Two of the many agricultural cooperatives in Michigan have been put on the USDA’s list of the Top 100 co-ops in the nation based on their volume of business.
In East Lansing on Oct. 16, U.S. Department of Agriculture Rural Development State Director for Michigan James J. Turner said the strong performances of the Michigan Milk Producers Association and the Michigan Sugar Co. highlight the state’s strong rural economy.
“Michigan’s biodiversity and strong agricultural sector are driving economic growth in rural areas,” said Turner. “USDA is proud to support farmer-owned local cooperatives.”
The Michigan Milk Producers Association, headquartered in Novi, saw revenue increase from $854 million in 2013 to $957 million in 2013, moving it up the list from 39th to 34th place.
Michigan Sugar Co., headquartered in Bay City, saw its revenues increase from $595 million in 2012 to $611 million in 2013, and held steady at 62nd place. Its membership includes more than 1,000 farmers growing sugar beets on more than 160,000 acres, mostly in the Thumb Region of eastern Michigan, but also some in adjacent Ontario.
Like the nation’s ag co-op sector as a whole, the top 100 cooperatives enjoyed a third consecutive year of record sales, as reported in the Sept.-Oct. issue of USDA’s Rural Cooperatives magazine. The article examines some of the financial trends in agriculture.
Bob Kran, a dairy farmer in Freesoil in Mason County and vice president of the MMPA, said the association’s members are anticipating slightly more than $1 billion in revenue in 2014.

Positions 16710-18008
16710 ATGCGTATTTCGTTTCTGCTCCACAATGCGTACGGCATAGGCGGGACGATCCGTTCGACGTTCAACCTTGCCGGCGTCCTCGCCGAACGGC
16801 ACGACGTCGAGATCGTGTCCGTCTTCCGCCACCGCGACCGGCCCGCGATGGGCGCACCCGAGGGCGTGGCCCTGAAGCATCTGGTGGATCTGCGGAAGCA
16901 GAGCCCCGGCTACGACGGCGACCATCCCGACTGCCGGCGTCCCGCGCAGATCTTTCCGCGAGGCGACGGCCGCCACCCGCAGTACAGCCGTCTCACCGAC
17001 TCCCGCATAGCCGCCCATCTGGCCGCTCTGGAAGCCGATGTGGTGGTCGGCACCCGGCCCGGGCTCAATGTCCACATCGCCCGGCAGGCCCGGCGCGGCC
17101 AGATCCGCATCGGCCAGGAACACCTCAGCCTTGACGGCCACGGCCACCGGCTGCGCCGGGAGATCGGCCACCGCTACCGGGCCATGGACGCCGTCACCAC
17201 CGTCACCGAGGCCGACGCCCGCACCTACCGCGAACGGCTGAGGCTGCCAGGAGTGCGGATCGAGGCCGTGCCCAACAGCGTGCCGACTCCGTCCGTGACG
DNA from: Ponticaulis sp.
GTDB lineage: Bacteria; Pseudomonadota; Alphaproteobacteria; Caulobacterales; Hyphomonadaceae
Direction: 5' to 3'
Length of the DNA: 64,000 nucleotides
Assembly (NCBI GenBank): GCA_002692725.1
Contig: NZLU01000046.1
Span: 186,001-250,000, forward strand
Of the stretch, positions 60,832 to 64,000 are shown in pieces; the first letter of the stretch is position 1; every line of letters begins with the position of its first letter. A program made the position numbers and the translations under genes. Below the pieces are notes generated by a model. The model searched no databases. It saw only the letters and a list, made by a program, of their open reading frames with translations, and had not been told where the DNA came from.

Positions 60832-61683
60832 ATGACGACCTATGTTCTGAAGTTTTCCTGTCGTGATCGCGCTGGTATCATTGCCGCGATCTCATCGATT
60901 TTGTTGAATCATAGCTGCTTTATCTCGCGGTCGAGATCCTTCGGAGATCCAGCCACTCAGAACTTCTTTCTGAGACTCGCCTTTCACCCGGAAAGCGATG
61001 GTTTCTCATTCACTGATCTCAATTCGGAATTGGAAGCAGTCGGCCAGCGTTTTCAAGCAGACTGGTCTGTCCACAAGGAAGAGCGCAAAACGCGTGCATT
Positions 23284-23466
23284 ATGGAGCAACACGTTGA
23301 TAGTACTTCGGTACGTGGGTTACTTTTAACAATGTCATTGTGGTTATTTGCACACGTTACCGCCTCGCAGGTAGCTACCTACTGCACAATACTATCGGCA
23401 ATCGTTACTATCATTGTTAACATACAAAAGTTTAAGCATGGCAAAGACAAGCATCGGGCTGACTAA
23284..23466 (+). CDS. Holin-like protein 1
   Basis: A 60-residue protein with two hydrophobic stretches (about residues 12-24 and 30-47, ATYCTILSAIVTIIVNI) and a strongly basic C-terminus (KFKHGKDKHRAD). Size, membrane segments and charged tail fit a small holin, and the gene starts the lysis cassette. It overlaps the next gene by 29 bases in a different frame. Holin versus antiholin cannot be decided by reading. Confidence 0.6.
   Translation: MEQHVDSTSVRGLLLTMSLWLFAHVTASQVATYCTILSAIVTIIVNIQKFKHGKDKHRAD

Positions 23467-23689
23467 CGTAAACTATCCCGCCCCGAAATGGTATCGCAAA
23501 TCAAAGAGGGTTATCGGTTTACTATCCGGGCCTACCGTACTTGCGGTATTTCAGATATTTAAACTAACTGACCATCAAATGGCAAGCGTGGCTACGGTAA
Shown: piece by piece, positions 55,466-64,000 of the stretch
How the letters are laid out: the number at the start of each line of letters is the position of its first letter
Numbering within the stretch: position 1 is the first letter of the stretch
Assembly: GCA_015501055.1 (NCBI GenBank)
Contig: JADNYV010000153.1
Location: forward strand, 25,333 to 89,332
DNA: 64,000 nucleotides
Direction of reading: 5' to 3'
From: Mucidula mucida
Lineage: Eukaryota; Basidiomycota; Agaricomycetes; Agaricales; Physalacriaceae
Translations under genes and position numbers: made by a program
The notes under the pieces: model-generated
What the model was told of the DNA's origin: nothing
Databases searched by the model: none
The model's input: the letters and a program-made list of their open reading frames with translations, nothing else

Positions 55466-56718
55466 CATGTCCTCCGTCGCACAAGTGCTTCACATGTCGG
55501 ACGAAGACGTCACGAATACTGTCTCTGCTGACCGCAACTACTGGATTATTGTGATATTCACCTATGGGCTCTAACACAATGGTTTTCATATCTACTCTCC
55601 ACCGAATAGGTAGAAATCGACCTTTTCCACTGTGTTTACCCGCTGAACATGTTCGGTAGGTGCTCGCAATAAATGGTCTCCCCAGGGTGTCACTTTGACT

Dairy is a growing industry, according to Kran, and Michigan has been “one of the leaders in production and will continue to grow.”
Kran, who with a partner has a herd of 500 cows, said Michigan production “has increased as high as any state in the country” over the last decade or so for a variety of reasons. One is the drought in California, which is a big dairy state. There is also the excessive heat in the southeast states, which cows don’t like.
The advertising line about milk from “contented cows” is no joke.
“A happy cow is more productive,” said Kran, which is why the most successful dairy farmers invest a lot in advanced veterinarian care and the latest nutrition, plus comfortable barns for their herds.
Kran said Michigan is an ideal state for the dairy industry.
“Michigan has an abundance of water, a good climate for cattle, and a lot of (dairy farmers) grow their own feed. We have a lot of natural advantages,” which has been shifting the focus on dairy production from the west and southwest toward the Midwest.
MMPA represents about 1,200 dairy farms and a couple thousand individual dairy farmers, more than half of the dairy farms in the state. The MMPA is a marketing cooperative, which sold more than 4.3 billion pounds of milk in 2013. It owns and operates milk processing plants in Constantine and Ovid.
Kran said MMPA products are sold to American consumers under company labels such as Kroger and Country Fresh. He said from a quarter to a third of MMPA milk goes to the Leprino Foods plant in Allendale, one of the largest mozzarella cheese plants in the world.
But MMPA does have its own label, and many people are familiar with it far beyond U.S. borders. Kran noted the distinctive shape of Michigan with the Great Lakes around it is probably more easily recognized than any other U.S. state, and that’s what the label shows.